Supporting mental health in the workplace

The past year has been tough for most, with more uncertainty on the horizon with the escalating cost of living. The UK’s Mental Health Awareness week took place from the 9th to 15th May 2022, against that backdrop, we thought that now was a pertinent time to discuss mental ill health in the workplace.

According to research undertaken by Mind, more than half of adults (60%) and over two thirds of young people (68%) said their mental health worsened during lockdown. As a result of the pandemic and now in light of recent events, many have developed new mental health problems and for some, existing mental health problems have worsened.

Quality Compliance Systems undertook a survey which discovered that only 14% of 2,000 workers surveyed said they felt comfortable discussing their mental health worries at work, compared to 42% of workers who felt able to talk about physical conditions. This suggests that there still appears to be a stigma attached to mental health issues in the workplace. 

ACAS has produced a number of helpful resources concerning supporting mental health in the workplace which can be accessed here.

Disability and duty of care

It is important to note that employers have a duty of care, meaning they must do all that is reasonable to support employees health, safety and wellbeing.

It is important for employers to understand that mental ill health can be considered a disability in accordance with the Equality Act 2010, subject to the mental impairment having:

  • a ‘substantial adverse effect’ on the employee’s day to day activities (for example, they have difficulties focusing on tasks, difficulty being motivated, difficulty with their sleep patterns etc; and
  • it lasts at least 12 months or is expected to last 12 months or longer.

If the employee is disabled, an employer may need to consider whether reasonable adjustments need to be made to ensure that the employee is not placed at a substantial disadvantage because of the mental impairment

Practical suggestions

We set out below a few key pointers to help organisations move towards a more open and supportive workplace culture.

Talking to an employee

A line manager who believes that a member of staff may be experiencing mental ill health should take the lead and attempt to speak to the staff member in private. As well as remaining supportive throughout the meeting, the line manager should also:

  • Ensure that they are not distracted (e.g. computers and mobile phones should be turned off);
  • Listen actively and be sympathetic and understanding;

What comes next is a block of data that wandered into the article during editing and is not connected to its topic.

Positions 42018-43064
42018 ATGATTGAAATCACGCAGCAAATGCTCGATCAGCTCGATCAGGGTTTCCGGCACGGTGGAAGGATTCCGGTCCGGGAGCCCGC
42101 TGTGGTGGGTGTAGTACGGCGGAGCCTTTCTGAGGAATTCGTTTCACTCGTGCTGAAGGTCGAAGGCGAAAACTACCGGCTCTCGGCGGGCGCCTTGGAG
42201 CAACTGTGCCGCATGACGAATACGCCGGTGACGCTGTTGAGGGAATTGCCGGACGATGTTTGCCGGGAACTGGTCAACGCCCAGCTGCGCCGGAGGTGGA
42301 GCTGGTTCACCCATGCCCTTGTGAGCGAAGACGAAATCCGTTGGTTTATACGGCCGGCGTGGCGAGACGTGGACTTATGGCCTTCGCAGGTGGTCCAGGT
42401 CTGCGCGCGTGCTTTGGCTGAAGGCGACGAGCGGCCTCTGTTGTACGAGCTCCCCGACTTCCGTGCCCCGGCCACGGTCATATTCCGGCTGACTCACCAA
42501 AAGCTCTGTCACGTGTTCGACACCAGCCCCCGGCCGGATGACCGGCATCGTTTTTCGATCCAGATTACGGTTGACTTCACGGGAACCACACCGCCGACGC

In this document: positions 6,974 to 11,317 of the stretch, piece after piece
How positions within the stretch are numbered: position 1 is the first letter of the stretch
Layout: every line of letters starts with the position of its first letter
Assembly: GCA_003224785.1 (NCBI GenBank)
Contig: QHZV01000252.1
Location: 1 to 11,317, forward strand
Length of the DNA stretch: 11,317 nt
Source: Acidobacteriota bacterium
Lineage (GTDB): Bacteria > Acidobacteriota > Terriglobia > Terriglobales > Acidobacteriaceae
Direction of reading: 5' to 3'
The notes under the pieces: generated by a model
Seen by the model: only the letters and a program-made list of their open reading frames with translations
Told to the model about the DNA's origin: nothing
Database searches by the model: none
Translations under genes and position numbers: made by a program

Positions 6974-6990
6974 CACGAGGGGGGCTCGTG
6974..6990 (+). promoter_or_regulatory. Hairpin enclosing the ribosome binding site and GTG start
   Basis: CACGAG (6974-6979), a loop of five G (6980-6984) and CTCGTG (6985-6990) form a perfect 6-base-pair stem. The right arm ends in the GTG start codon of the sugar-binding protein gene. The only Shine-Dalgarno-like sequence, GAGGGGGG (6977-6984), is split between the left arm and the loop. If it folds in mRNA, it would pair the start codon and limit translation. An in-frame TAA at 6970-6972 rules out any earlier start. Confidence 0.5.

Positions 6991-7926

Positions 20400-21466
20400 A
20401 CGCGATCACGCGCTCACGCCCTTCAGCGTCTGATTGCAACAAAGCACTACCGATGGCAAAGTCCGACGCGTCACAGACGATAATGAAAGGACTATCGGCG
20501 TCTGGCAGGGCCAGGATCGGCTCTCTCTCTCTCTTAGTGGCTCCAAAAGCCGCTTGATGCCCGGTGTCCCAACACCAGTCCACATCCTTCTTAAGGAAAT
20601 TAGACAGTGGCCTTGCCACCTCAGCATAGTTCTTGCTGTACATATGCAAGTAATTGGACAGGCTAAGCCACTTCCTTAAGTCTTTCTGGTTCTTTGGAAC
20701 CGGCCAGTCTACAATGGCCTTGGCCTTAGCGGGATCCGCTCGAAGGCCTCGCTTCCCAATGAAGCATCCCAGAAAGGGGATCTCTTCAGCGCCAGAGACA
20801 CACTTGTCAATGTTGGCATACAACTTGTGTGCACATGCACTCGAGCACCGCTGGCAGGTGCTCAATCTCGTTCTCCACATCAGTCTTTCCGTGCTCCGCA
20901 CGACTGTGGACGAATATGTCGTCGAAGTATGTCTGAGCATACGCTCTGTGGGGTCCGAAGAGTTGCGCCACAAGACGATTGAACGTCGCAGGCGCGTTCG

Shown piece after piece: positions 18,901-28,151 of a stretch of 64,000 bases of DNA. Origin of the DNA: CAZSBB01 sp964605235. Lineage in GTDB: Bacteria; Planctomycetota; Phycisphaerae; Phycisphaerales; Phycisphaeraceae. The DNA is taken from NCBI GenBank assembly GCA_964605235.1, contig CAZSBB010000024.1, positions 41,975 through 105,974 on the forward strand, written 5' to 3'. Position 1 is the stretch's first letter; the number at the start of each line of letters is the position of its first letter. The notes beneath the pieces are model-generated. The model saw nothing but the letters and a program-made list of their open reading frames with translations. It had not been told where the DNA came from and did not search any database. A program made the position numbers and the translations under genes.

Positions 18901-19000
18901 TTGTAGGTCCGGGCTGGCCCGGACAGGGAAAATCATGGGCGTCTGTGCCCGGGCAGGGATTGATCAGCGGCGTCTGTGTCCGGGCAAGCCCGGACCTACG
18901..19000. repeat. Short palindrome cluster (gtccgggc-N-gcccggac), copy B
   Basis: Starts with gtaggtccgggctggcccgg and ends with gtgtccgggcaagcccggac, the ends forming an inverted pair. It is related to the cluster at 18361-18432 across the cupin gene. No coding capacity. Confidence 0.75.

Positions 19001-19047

• Use open questions;
  • Reassure the individual that they are there to help them and offer support; and
  • Remain open minded.

Whilst a lack of knowledge can be a defence to some disability discrimination claims, knowledge doesn’t need to be actual, it can be implied based on what the employer does know and the conduct it observes.

Although you cannot force an employee to share details of their health, it may be helpful to explain that without a clear understanding, the opportunity to provide support may be missed.

Do not underestimate the importance of line managers

Line mangers play an important role in promoting good health in the workplace. They are usually the ones responsible for dealing with mental health in the workforce day to day. However, many can lack the confidence or experience to manage this alone. Therefore, consider putting in place support and training to help them recognise the early signs of a mental health condition. Make it clear that they are not expected to become experts in mental health or to handle problems alone – instead they are there to flag problems and signpost the support and resources available.

Create a mental health policy

A consistent approach towards mental health issues is imperative. A mental health policy will go some way to achieving this – line managers can refer to one document when requiring guidance to ensure that a consistent approach is taken. A policy also helps communicate the organisation’s commitment to promoting positive mental health in the workplace.

Draw upon specialist resources

Many mental health charities are happy to provide support to both employees and employers who are struggling to address mental health issues. Making sure the employee is aware of these organisations and speaking to them yourself will help you understand what resources may be available to the organisation.

Employers can benefit by setting a clear internal approach to mental health and drawing on ever-increasing levels of external expertise and resources. Those that don’t are going to be at a competitive disadvantage and may even be exposed to disability discrimination claims.

Hybrid working

Some employers have either introduced hybrid working or are considering this as a long-term approach. There are many benefits to hybrid working such as a better work-life balance, increased leisure time and less commuting and reduced travel costs. Employers can also benefit with increased employee retention and job satisfaction due to the flexibility hybrid working provides. Therefore, hybrid working can support mental health, subject to ensuring employees are fully supported and remain engaged when working from home – a clear policy will assist in ensuring hybrid working is successful.

On 30th June 2022, Berry Smith is hosting a virtual training seminar aimed at HR professionals and managers with HR responsibilities which will be hosted by Sarah Alford (Partner), Michael Shutt (Senior Associate) and Caitlin Rees (Solicitor) in the Employment & HR team dealing with mental ill-health in the workplace. More details can be found here.

Please contact us if you would like more information about the issues raised in this article or any other aspect of employment law at 029 2034 5511 or